Water is essential for agricultural production and food security. It is the lifeblood of ecosystems, including forests, lakes and wetlands, on which our present and future food and nutritional security depends. Yet, our freshwater resources are dwindling at an alarming rate. Growing water scarcity is now one of the leading challenges for sustainable development. This challenge will become more pressing as the world's population continues to grow, their living standards increase, diets change and the effects of climate change intensify.
The 'water we eat' daily through the food we consume is much more than what we drink. Did you know, depending on the diet, we need 2 000 to 5 000 litres of water to produce the food consumed daily by one person? Evidence suggests that two-thirds of the world population could be living in water-stressed countries by 2025 if current consumption patterns continue. To achieve a #ZeroHunger world by 2030, we need to take action now.
Here are just four areas where we can work to save this precious resource:
Agriculture is both a major cause and casualty of water scarcity. Farming accounts for almost 70 percent of all water withdrawals, and up to 95 percent in some developing countries. We will have to use our natural resources more wisely as time goes on and when it comes to water there is no exception. For example, the choice of crop greatly impacts the amount of water that is needed. Did you know that pulses crops have a small water footprint meaning that to produce 1kg of lentils we only need 1 250 litres of water? Compare this to the 13 000 litres of water we need to produce 1kg of beef!
2. Climate Change
Water scarcity is expected to intensify as a result of climate change. It is predicted to bring about increased temperatures across the world. More frequent and severe droughts are having an impact on agricultural production, while rising temperatures translate into increased crop water demand. In addition to improvements in water-use efficiency and agricultural productivity, we must take action to harvest and reuse our freshwater resources and increase the safe use of wastewater. Doing so will not prevent a drought from occurring, but it can help in preventing droughts from resulting in famine and socioeconomic disruption.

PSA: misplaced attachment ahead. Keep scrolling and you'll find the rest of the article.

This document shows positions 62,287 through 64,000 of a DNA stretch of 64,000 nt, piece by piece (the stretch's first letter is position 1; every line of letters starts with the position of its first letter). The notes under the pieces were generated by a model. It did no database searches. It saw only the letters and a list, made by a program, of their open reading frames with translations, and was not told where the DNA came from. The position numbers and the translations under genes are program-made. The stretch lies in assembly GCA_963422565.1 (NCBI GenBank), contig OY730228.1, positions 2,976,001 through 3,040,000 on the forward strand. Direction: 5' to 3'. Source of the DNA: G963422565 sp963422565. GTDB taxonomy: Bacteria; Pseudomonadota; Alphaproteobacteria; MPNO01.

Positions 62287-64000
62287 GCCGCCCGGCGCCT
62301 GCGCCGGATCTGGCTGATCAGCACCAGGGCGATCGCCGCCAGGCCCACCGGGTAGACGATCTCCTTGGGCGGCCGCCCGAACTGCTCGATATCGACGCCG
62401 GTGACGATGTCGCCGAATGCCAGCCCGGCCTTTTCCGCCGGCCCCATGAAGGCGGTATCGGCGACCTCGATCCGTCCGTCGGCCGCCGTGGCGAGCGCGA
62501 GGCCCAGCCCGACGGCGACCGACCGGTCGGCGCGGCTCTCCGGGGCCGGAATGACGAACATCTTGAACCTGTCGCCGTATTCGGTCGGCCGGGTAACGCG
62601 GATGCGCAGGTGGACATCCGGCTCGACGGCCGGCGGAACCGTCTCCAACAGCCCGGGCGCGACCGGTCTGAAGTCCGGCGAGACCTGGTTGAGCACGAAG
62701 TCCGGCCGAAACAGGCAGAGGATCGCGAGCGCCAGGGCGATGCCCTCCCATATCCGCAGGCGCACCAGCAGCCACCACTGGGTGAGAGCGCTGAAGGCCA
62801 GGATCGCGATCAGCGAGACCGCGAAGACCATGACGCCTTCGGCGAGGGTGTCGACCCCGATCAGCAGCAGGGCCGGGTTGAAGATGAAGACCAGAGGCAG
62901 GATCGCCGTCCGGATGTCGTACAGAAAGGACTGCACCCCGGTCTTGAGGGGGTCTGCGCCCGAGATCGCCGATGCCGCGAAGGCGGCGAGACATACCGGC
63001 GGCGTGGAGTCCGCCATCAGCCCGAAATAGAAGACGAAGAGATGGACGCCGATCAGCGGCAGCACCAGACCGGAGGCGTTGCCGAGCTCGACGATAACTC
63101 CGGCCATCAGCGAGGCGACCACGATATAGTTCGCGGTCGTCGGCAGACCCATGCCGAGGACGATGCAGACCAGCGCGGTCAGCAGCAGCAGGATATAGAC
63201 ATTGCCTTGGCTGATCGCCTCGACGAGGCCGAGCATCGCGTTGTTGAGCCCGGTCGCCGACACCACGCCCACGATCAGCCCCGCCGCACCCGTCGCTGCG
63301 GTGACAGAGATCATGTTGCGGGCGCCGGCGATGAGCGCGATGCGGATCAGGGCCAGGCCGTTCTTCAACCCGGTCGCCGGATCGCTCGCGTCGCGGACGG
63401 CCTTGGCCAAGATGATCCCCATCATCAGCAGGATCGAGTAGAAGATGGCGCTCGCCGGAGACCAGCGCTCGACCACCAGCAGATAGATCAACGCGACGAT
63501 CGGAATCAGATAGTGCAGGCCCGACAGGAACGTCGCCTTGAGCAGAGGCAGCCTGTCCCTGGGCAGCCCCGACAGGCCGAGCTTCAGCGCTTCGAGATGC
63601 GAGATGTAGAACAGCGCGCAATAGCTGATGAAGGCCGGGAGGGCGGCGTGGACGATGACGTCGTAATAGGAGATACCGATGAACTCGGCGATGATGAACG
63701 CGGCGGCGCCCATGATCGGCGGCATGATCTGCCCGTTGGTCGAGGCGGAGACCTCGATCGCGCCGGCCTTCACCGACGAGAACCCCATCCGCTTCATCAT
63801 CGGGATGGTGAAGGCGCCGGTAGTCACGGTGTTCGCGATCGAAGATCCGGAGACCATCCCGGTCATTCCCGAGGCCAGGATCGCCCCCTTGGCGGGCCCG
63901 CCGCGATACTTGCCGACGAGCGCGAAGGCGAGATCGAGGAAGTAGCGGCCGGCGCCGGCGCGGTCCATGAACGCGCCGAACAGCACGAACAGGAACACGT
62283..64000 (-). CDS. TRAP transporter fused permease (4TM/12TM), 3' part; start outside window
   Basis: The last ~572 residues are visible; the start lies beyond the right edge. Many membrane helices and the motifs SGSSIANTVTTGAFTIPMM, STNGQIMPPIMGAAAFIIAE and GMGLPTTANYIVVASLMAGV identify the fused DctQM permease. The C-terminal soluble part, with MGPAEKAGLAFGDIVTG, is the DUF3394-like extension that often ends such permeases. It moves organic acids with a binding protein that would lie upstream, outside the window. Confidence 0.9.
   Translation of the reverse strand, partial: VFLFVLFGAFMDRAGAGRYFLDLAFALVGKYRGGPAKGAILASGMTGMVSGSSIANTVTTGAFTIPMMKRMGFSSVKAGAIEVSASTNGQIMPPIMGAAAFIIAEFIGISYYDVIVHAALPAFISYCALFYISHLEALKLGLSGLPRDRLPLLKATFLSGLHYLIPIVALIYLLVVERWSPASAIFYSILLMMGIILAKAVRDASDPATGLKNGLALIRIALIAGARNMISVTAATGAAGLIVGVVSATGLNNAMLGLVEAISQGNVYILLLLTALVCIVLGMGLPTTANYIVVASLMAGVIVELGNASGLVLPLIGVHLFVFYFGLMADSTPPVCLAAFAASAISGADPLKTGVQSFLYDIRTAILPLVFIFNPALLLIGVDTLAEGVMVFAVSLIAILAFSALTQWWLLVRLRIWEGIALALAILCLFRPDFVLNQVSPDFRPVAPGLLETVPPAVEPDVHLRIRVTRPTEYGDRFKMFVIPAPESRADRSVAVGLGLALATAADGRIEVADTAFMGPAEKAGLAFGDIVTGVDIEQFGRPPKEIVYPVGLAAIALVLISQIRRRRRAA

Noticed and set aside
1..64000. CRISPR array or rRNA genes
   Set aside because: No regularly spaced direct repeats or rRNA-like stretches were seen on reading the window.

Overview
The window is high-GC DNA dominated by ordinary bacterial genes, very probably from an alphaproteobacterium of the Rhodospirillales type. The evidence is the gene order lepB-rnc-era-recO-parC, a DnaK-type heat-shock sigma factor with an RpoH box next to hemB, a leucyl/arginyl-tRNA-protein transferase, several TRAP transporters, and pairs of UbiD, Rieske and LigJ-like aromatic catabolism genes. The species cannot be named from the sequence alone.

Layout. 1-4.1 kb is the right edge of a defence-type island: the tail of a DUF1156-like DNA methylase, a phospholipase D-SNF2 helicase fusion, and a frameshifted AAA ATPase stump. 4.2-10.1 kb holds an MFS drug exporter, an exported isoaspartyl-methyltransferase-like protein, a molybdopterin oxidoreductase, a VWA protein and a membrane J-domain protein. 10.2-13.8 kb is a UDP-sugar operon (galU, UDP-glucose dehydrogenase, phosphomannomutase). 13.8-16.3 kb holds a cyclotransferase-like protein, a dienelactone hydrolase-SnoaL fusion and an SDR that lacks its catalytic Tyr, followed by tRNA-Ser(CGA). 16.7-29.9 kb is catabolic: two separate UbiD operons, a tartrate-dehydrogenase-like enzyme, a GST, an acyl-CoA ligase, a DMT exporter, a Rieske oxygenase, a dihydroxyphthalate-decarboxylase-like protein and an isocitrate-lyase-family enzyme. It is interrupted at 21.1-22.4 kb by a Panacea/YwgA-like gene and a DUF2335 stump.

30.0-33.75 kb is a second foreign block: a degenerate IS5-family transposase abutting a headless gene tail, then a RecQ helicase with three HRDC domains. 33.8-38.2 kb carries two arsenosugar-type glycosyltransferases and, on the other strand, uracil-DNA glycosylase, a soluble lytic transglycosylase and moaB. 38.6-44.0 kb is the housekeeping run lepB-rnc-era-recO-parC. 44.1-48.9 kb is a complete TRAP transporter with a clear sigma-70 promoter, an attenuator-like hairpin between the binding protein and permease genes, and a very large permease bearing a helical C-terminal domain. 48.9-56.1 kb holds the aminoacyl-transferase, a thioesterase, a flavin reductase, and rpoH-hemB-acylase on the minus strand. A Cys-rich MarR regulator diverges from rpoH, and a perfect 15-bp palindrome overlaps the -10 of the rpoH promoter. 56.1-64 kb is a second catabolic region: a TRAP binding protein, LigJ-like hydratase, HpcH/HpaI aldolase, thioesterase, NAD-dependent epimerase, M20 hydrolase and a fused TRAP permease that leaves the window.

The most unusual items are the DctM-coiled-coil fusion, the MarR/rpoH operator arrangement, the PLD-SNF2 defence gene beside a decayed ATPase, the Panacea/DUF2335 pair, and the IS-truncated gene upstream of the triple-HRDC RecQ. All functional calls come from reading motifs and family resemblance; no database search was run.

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3. Food Loss and Waste
Wasted food equals wasted water! When we waste food, we are also wasting the resources that went into producing it. Each year, one-third of all the food produced is either lost or wasted — that translates into a volume of wasted water that is equal to around three times the volume of Lake Geneva. We can all make small changes in our daily life to reduce our food waste, from using our leftovers to shopping only for what we need.
4. Food systems
Water is often used inefficiently in the food value chain. In addition, key decisions such as site selection, technology and suppliers are frequently made without taking into account the impacts on water resources, especially when water is not a limiting factor either in quantities and/or in price.
FAO is working with countries to ensure water use in agriculture is made more efficient, productive, equitable and environmentally friendly. This involves producing more food with less water, building resilience of farming communities to cope with floods, droughts and the ever-changing climate, and applying clean water technologies that protect the environment.
The issue of water scarcity is at the very core of sustainable development. It comes down to the fact that we simply can’t grow the food we need if we don’t have enough water! We need to change our habits and act now to protect this precious resource. It is one of the most important ingredients to achieve a #ZeroHunger world!